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iTunes advert

The software will allow the sharing of music bought on iTunes

The release of software from a firm run by a notorious Norwegian hacker is likely to cause waves in the music and film download world. Jon Lech Johansen became the “enfant terrible” of the DRM industry when he released software which cracked the encryption codes on DVDs, aged just 15.

His firm, DoubleTwist, has now released software allowing users to share digital media files across devices.

It would allow songs bought on Apple’s iTunes to be shared on other devices.

At the moment, the only portable music player which can store content downloaded from the iTunes store is Apple’s iPod.

Users can copy downloaded songs to a CD and then copy the disc back on to the computer so that the songs can then be moved to other portable devices – but the quality of the music is affected.

In 2003 Mr Johansen distributed a program which bypassed Apple’s Fairplay system, the software that enforces this relationship between iTunes and the iPod. Since then he has had several other well-publicised run-ins with the firm.

Tower of Babel

The new software from his San Francisco-based company DoubleTwist will allow users to share both user-generated and professionally created music, photos and video clips between computers, mobiles and game consoles.

Media which lives on a computer can be moved to a variety of mobile devices by dragging and dropping the files to a desktop folder which then drops copies on the external device over the web.

Initially the system will allow file-sharing with Sony’s PSP games console, Nokia’s N-series mobile, Sony Ericsson’s Walkman and Cybershot handsets and Microsoft’s Windows Mobile smartphones.

The software converts media stored in one file format to those used by the other devices in a system that mimics the process of ripping a CD onto a computer.

One hundred songs can be converted in about half and hour, with a slight degradation in sound quality, according to the firm.

“With digital media such as video from a friend’s cell phone or your own iTunes playlists, it’s a jungle out there,” said Monique Farantzos, co-founder of DoubleTwist.

“The digital media landscape has become a tower of Babel, alienating and frustrating consumers. Our goal is to provide a simple and well integrated solution that the average consumer can use to eliminate the headaches associated with their expanding digital universe,” she said.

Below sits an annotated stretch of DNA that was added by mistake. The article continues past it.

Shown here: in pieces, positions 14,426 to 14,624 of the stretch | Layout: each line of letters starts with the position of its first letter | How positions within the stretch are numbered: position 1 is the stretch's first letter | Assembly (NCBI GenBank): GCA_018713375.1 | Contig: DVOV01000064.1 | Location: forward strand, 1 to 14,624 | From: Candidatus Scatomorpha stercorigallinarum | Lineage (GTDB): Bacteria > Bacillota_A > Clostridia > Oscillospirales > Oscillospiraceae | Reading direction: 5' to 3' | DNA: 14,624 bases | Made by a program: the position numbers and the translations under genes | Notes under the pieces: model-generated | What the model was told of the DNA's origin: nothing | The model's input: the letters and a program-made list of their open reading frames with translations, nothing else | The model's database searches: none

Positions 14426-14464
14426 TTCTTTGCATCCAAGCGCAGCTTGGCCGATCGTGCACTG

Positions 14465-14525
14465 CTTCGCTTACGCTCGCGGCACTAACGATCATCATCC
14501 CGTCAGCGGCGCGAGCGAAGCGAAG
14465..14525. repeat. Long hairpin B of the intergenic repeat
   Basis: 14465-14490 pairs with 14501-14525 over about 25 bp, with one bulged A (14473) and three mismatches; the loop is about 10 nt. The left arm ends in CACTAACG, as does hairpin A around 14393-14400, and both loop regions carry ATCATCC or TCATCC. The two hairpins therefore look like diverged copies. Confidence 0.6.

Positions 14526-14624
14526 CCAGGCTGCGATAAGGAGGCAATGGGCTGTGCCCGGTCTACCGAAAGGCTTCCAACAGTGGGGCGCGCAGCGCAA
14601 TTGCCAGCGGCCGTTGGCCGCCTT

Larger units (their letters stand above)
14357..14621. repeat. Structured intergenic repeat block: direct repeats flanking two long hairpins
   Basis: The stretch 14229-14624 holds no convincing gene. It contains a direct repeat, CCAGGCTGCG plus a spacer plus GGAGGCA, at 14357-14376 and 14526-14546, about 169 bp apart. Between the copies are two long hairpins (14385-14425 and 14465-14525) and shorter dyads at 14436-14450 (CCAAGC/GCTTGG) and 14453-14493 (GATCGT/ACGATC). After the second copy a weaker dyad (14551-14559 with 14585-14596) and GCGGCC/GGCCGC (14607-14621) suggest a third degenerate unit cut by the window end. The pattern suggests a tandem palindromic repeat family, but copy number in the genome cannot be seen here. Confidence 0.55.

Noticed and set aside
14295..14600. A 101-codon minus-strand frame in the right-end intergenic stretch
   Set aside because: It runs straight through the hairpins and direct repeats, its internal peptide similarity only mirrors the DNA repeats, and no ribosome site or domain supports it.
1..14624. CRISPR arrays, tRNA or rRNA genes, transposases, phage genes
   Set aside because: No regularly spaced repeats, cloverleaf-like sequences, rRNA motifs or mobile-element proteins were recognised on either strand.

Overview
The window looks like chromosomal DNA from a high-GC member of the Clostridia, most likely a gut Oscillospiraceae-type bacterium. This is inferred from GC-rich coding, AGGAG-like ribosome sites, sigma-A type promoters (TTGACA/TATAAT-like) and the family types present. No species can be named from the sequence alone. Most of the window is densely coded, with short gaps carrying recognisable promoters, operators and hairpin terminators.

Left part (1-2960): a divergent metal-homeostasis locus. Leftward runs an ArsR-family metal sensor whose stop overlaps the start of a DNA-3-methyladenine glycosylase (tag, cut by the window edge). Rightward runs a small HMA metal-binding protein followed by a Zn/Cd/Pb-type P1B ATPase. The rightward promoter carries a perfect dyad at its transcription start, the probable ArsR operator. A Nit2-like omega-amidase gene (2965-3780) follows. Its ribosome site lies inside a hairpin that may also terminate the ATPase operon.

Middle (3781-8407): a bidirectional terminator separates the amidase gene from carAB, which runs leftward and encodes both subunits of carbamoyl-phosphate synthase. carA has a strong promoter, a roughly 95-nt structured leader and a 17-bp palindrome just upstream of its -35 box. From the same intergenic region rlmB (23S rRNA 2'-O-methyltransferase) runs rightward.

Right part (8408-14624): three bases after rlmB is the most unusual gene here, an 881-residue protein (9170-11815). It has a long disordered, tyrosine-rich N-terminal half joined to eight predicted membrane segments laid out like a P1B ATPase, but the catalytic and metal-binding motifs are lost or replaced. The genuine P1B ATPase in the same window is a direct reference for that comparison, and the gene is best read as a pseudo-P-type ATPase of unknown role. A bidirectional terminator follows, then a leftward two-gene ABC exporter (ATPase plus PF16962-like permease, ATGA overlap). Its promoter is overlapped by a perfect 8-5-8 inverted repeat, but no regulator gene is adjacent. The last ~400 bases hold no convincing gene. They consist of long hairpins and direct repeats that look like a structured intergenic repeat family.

The company is confident there will not be any legal challenges from Apple.

“All we are facilitating are friends sending things to one another,” Ms Farantzos told the Reuters news agency.

The software is available as a free download from the company’s website.

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By JESSICA MINTZ, AP Technology Writer 

SEATTLE – Near-perfect knockoffs of 21 different Microsoft programs began surfacing around the world just over a decade ago.

Photo of Microsoft's logo.  Yahoo remained coy on Monday as Microsoft publicly touted the virtues of its 44.6-billion-dollar bid to take over the Internet firm and Google maneuvered behind the scenes to thwart it.(AFP/File)Soon, PCs in more than a dozen countries were running illegal copies of Windows and Office, turning unwitting consumers into criminals and, Microsoft says, exposing them to increased risk of malicious viruses and spyware.

The case began to turn in 2001 when U.S. Customs officers seized a shipping container in Los Angeles filled with $100 million in fake software, including 31,000 copies of the Windows operating system.

From there, Microsoft pushed the investigation through 22 countries. Local law enforcement officials seized software, equipment and records, and made arrests. A court in Taiwan handed down the last of the major sentences in December. Microsoft estimates the retail value of the software the operation generated at $900 million.

“That is a tremendous accomplishment,” said James Spertus, a former federal prosecutor in Los Angeles who later led anti-piracy efforts for the Motion Picture Association of America. “There are only going to be a few cases like this a decade.”